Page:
Two interconnected trends with far-reaching implications for the real estate industry have evolved in the United States over the last 50 years. First, the nation has steadily moved away from its traditional manufacturing base to become more specialized in services and information-producing industries, creating a demand for new kinds of employees and workplaces. Second, people have realized outstanding gains in personal wealth and disposable income and, as an outcome, are increasingly able to define where and how they want to live. Working in combination, these changes have dispersed growth from older, more built-up areas in the Northeast and Midwest to newer, less developed areas in the South and West and, at the same time, from the core to the periphery of metropolitan areas nationwide. What is the connection between economic restructuring and real estate markets? How does it manifest itself? And, looking forward, where is the relationship heading?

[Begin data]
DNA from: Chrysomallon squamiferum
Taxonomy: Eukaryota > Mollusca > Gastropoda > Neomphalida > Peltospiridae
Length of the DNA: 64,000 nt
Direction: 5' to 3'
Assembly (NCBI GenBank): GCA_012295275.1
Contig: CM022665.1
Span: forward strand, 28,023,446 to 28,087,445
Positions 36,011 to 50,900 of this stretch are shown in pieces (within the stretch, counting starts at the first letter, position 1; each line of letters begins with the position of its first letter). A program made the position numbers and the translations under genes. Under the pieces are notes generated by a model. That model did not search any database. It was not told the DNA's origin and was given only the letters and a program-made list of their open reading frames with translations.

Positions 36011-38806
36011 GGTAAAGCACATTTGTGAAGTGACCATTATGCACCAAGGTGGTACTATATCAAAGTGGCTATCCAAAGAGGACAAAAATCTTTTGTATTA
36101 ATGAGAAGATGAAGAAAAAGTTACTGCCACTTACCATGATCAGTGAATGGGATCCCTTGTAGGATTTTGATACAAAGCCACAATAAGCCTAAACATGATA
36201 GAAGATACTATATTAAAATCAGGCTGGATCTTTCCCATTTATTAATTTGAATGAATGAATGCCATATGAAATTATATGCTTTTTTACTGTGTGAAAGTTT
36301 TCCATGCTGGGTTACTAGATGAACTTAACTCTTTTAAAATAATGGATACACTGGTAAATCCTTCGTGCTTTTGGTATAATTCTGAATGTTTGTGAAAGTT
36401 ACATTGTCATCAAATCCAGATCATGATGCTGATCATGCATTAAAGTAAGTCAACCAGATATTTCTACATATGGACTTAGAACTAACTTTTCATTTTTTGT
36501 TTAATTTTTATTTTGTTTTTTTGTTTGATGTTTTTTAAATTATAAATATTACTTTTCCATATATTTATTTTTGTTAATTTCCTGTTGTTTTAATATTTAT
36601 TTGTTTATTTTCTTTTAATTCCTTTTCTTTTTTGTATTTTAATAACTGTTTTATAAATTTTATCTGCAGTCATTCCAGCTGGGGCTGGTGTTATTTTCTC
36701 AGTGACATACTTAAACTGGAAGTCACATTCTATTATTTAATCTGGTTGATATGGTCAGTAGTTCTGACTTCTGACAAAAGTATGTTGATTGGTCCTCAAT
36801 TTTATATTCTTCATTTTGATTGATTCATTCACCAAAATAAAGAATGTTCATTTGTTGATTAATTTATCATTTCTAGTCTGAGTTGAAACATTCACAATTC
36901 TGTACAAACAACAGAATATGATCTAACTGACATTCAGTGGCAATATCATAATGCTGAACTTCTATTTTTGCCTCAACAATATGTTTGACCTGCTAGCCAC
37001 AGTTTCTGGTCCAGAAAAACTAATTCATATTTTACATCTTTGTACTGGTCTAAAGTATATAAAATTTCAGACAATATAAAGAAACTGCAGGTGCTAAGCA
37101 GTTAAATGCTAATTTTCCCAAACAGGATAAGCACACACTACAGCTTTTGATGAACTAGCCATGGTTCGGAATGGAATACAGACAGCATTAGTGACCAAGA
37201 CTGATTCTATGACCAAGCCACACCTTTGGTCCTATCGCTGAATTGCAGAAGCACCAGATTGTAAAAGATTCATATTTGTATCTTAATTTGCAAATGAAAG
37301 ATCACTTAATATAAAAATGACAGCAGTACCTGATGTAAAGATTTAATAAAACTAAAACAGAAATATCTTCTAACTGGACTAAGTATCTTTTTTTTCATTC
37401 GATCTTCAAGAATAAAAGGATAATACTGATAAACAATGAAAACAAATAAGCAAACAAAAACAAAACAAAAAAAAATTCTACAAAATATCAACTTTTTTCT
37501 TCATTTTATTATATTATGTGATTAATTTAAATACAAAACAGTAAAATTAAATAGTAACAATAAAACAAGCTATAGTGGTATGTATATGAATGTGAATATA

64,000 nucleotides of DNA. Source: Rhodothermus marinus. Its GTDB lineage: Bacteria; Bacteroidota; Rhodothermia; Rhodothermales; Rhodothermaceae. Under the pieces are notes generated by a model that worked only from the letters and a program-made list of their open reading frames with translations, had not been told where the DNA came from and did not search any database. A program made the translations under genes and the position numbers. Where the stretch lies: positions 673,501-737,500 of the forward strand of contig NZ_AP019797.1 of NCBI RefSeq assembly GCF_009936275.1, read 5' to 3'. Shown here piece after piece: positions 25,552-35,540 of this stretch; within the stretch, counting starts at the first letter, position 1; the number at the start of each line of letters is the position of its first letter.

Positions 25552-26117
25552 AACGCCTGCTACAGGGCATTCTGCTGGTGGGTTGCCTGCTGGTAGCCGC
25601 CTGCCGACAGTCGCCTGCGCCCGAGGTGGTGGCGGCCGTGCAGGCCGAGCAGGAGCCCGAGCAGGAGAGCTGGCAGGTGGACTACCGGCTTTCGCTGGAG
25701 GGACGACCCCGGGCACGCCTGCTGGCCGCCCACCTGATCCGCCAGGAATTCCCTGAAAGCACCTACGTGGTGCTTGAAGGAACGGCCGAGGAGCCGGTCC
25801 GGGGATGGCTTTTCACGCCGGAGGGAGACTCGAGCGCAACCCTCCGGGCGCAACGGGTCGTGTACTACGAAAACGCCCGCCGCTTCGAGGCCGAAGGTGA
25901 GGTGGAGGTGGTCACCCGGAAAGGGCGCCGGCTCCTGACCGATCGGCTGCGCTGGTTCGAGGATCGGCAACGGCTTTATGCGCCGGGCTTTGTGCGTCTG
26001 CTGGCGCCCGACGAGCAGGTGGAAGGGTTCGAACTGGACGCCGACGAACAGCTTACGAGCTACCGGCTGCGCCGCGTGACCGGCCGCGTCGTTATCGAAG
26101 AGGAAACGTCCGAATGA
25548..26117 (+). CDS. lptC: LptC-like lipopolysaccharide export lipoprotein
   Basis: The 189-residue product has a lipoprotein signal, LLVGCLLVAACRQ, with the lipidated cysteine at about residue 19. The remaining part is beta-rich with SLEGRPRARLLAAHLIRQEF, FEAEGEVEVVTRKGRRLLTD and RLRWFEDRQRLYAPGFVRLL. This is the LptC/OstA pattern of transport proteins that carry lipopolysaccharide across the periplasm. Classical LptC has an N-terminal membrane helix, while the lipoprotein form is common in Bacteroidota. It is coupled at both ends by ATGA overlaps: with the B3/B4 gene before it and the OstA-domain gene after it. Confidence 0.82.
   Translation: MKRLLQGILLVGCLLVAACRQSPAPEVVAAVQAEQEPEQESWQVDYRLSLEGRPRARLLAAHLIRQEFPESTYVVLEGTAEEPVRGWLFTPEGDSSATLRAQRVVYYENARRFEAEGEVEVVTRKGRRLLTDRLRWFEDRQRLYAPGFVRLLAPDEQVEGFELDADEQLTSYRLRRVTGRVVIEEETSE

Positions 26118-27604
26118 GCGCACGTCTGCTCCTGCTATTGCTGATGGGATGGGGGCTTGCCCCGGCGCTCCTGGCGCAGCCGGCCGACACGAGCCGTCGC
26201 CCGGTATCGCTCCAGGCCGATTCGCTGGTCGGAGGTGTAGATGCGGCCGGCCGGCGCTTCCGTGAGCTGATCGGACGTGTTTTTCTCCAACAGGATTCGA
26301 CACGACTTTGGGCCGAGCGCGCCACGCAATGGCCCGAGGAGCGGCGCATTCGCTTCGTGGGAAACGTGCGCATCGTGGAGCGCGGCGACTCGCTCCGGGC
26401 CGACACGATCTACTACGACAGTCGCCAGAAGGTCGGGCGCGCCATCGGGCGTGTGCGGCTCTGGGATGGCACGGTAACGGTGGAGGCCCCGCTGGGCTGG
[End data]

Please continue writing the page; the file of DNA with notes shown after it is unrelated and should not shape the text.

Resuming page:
Authors: Bill Mundy, John A. Kilpatrick, John I. Carruthers, and Ron Throupe
Originally published in Real Estate Issues, Vol. 28, No. 3 (2003)